Chicago (top left); Bus-oriented development in Hackensack, NJ (bottom left); Repurposing parking (right)
Article of the Week
With Ridership Still Down, Transit Agencies Rethink Priorities
Jake Blumgart, Governing, December 3, 2021
In On the Horizon: Planning for Post-Pandemic Travel, a new report published by the American Public Transportation Association, researchers from the Urban Institute and the Center for Neighborhood Technology detail how transit agencies are adapting service to better reflect equity priorities and respond to changes in ridership. In one example, Pittsburgh increased transit service by 37 percent in neighborhoods that are predominantly people of color and low-income individuals. Additionally, an analysis of fare free policies found that “most American transit systems collect relatively little from fares.” Thus, according to Yonah Freemark, Senior Research Associate at the Urban Institute, “We should be open to the idea that fares are not a top priority if your goal is to ensure access to as many as possible.”
Six Improvements Worth Celebrating within Flawed Infrastructure Bill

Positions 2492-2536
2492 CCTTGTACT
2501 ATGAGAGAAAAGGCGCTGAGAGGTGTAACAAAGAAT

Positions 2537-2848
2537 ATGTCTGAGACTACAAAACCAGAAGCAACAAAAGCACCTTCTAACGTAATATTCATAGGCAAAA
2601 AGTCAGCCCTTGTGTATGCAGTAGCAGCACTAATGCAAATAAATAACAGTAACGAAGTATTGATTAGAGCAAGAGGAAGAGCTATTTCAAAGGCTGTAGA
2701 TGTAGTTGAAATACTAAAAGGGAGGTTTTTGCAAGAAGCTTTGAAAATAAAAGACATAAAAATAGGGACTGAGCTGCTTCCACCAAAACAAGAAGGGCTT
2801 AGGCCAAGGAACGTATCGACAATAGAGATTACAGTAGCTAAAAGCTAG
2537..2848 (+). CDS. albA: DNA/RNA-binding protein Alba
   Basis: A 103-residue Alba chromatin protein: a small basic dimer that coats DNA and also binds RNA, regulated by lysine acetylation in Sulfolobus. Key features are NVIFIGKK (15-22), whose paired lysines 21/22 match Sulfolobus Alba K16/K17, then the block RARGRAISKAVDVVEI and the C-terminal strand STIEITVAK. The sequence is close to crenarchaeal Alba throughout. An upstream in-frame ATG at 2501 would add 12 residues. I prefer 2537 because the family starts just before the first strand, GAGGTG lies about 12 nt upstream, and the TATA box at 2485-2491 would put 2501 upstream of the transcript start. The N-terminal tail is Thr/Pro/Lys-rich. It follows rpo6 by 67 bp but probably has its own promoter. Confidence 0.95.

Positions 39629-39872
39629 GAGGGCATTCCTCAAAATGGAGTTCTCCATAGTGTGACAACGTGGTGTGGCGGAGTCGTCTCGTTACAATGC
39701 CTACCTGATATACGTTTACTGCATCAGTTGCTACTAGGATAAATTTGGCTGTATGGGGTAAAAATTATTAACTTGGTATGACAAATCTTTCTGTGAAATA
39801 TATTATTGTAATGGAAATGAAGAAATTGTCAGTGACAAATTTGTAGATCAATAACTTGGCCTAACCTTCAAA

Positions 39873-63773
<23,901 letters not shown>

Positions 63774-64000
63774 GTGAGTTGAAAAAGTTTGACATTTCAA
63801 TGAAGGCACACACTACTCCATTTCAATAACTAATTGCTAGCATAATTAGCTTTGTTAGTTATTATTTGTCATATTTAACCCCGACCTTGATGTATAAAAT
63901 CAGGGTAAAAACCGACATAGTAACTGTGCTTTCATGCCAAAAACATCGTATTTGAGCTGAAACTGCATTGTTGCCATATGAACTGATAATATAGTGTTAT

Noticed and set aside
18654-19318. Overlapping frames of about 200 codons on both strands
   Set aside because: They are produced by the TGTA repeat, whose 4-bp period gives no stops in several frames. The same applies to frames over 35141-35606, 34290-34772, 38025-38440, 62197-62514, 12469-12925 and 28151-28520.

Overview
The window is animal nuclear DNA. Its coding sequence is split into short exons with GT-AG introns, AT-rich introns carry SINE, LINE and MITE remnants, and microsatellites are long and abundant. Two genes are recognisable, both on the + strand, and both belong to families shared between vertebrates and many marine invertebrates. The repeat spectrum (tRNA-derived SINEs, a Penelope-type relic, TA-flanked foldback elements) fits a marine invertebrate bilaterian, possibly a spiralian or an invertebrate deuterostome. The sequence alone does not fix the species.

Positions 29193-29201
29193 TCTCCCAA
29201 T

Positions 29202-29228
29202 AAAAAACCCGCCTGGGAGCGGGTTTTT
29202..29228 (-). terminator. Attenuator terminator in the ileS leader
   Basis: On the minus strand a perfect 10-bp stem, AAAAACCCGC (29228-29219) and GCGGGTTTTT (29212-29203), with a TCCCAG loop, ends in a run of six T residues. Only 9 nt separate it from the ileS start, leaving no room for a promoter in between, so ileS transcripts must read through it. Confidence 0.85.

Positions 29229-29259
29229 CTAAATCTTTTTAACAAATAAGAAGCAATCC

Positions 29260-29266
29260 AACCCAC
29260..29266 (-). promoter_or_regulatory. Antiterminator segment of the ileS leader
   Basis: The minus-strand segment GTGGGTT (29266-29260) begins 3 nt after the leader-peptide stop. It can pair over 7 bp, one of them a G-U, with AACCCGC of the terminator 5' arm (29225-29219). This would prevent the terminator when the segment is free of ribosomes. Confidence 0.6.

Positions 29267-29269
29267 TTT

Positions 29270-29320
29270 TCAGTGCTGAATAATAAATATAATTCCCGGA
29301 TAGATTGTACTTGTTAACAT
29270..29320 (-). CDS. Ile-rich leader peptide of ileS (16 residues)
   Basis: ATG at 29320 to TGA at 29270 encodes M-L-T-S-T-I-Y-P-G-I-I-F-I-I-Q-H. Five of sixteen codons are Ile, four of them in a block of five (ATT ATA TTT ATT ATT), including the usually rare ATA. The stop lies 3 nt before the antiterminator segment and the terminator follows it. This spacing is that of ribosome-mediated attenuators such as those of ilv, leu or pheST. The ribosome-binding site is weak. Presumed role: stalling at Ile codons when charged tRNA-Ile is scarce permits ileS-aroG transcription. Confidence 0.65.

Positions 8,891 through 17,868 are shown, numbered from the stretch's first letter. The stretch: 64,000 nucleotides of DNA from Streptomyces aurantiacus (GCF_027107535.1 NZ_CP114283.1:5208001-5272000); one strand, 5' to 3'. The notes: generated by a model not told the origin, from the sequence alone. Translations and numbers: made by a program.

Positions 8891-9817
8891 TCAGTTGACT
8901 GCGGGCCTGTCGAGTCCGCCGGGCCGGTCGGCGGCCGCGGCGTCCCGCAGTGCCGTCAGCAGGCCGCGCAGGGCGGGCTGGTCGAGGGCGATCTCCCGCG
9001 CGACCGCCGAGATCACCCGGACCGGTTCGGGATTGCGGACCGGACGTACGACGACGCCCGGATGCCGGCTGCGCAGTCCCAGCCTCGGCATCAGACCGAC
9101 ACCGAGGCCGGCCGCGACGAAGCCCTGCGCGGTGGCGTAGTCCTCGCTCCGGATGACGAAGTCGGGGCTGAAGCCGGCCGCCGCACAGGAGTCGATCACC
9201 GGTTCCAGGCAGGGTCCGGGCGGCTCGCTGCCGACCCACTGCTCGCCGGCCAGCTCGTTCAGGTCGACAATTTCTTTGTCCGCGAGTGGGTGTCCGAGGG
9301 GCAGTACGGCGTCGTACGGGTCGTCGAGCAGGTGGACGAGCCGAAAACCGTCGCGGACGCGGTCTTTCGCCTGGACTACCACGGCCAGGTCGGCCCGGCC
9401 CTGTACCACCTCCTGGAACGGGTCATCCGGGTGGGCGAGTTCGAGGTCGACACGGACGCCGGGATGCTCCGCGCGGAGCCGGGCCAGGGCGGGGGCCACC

Benito Pérez, Streetsblog, December 9, 2021
Several new provisions in the recently-passed infrastructure law will make targeted enhancements to the nation’s mass transit and active transportation infrastructure. Amtrak is set to receive tens of billions of dollars to modernize its network, and a subtle change in the agency’s charter calls for it to prioritize passenger service and connectivity over merely making a profit. Public transit will receive a once in a generation investment and the funding sets aside resources for bikeways, new sidewalks, and micromobility projects. These kinds of improvements can enhance livability and safety in transit-rich areas. The law also requires that when more than 15 percent of total traffic injuries and fatalities involve cyclists and pedestrians, a state must apply at least 15 percent of its Highway Safety Improvement Program funding toward proven safety countermeasures that aim to lower that percentage. This, in addition to a new dedicated Vision Zero grant program, could lead to safer, more walkable streets.